- Support services for families during and post-deployment, and when veterans returns home
- Programming for families to better understand the military to civilian transition and
- Caregiver support
- Child care assistance
5. Other Critical Needs: There are many critical needs of post-9/11 veterans, and while the DCFSL cannot fund them all, other areas of support that will be considered on a case-by-case basis include:
- Helping veterans understand, navigate and access VA services or other community services
- Providing assistance for homeless veterans via support services, case management and/or transitional and long-term supportive housing communities
- Dental health care needs of post-9/11 veterans
- Community education and advocacy about and on behalf of post-9/11 veterans
- Collaboration across service providers for post-9/11 veterans to enhance services for those not eligible for or able to access VA assistance
Youth Empowerment and Human Trafficking:
The focus areas eligible for human trafficking funding are prevention, training and education, and survivor services.
- Prevention Programming: Prevention should be viewed across a spectrum of first-time prevention, intervention and survivor services to prevent first-time and re-entry, and a systems-based approach to tackling CSEC risk factors. While both high-risk and lower-risk youth will benefit from prevention and awareness efforts, prevention for those youth at higher risk of CSEC should be a priority. This includes a focus on addressing the key risk factors that create greater youth vulnerability to sex trafficking such as poverty, homelessness, family instability, racism, etc.
- Training and Education: Sex trafficking victims undergo significant trauma and victimization, so training is needed for social service and health care providers as well as law and order professionals on how to best engage them at the ground level. Training and education for those who are the first point of contact with sex trafficking victims or potential victims will help ensure that trafficking cases are properly identified and managed, so that chances for a victim to receive necessary help and for a trafficker to be properly prosecuted are increased. Training is needed to shift from treating a trafficked individual as a criminal to recognizing them as a victim as well as learn how to better interact and engage with young people. There is no one-size-fits-all training model. Ideally, training should be relational in nature and customized to the specific group being trained. This type of training has already occurred in several organizational departments within the health care and law enforcement sectors, but it needs to continue with stakeholder groups across the region in a consistent and ongoing manner.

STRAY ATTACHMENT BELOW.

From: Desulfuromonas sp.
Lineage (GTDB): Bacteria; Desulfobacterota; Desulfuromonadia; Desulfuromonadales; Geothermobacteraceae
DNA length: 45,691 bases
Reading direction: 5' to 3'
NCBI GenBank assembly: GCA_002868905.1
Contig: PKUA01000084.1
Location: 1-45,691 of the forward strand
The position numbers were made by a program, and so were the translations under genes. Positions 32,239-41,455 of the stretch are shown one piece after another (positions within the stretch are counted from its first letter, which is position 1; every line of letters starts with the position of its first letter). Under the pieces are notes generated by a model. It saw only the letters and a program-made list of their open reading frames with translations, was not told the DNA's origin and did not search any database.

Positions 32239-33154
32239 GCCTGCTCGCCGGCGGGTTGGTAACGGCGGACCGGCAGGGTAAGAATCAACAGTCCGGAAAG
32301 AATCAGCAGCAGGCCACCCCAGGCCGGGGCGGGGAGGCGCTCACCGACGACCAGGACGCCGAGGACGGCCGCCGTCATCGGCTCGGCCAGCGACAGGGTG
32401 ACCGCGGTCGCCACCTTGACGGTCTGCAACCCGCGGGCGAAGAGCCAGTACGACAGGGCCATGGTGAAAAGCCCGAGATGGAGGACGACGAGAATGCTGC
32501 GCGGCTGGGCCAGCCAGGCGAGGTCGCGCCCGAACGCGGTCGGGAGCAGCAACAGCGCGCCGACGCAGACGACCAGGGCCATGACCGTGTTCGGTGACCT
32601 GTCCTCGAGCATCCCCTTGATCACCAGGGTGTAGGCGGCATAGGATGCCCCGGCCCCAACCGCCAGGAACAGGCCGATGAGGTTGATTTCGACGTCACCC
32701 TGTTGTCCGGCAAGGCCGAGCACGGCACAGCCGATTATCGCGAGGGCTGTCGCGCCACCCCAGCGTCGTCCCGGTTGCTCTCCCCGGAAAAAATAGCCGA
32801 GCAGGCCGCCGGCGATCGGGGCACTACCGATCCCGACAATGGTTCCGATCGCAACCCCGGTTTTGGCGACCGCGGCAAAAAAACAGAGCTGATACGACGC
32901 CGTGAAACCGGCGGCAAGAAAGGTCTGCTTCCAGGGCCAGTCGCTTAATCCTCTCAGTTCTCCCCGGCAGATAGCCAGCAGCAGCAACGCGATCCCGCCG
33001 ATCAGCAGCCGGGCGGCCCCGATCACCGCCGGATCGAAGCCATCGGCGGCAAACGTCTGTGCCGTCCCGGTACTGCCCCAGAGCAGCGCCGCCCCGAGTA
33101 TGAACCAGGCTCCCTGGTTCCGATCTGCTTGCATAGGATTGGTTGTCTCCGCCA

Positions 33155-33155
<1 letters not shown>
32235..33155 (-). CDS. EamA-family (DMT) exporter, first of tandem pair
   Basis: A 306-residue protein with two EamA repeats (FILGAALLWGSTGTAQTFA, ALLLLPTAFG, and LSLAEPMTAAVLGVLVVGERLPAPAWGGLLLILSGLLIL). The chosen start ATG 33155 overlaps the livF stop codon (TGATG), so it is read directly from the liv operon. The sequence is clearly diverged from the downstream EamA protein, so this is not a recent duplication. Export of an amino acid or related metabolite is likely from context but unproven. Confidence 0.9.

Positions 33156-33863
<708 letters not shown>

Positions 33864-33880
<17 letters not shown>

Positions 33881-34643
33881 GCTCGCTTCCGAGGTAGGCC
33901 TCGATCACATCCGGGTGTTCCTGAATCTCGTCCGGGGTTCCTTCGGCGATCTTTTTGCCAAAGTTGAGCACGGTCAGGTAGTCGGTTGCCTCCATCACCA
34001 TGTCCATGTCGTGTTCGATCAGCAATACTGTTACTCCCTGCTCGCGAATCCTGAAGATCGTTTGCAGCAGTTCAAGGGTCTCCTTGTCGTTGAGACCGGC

- Survivor Services: Programs exclusively for sex trafficking survivors are in demand, especially more bed space that is safe and accessible immediately for the youth including the LGBTQ individuals and males. Services include securing mental health and psychiatric care for victims, particularly those with substance abuse issues, which have to be treated first. Survivor services should incorporate promising practices for survivor intervention and recovery. Promising practices for survivor services include: survivor led, developed and/or informed programming, trauma-informed care, peer to peer support, culturally competent services and providers, survivor-specific services, listening to youth voices, and engaging with them respectfully. Residential programming that includes many of the above promising practices has also shown greater success with survivor recovery than outpatient care.
All proposals with a Human Trafficking focus should reflect an understanding of the following in the program design:
1. Address prevention from a holistic, all-inclusive perspective, which should include primary, secondary and tertiary prevention with a more targeted focus on the highest-risk youth populations—African American girls, LGBTQ youth, homeless youth, Latina youth, low-income youth, immigrant and refugee youth, youth aging out of foster care and in foster care, etc.
2. Address the prevention of first-time trafficking and/or re-entry.
3. Address the systemic risk factors of sex trafficking as an important part of the prevention ecology (i.e., poverty, racism, homelessness, poor performing schools, among others).
4. Collaborate across stakeholder groups, particularly those who work directly with high-risk youth and youth survivor populations such as middle and high schools, to engage willing youth (survivors, at-risk, homeless, etc.) to share their experiences and insights regarding CSEC and its prevention. What would be of the greatest help to them regarding sex trafficking prevention? How can youth be involved in prevention? Youth must be included in the dialogue and development of trafficking prevention efforts, as well as in the intervention.
GrantWatch ID#: 167865
The CBG award limit is $20,000. This can be combined with a responsive grant application, however, the total amount requested of DCFSL in one year must not exceed $50,000.
Grant awards are available for a 12-month period. The grant period starts November 1 and ends on October 31 of the following year.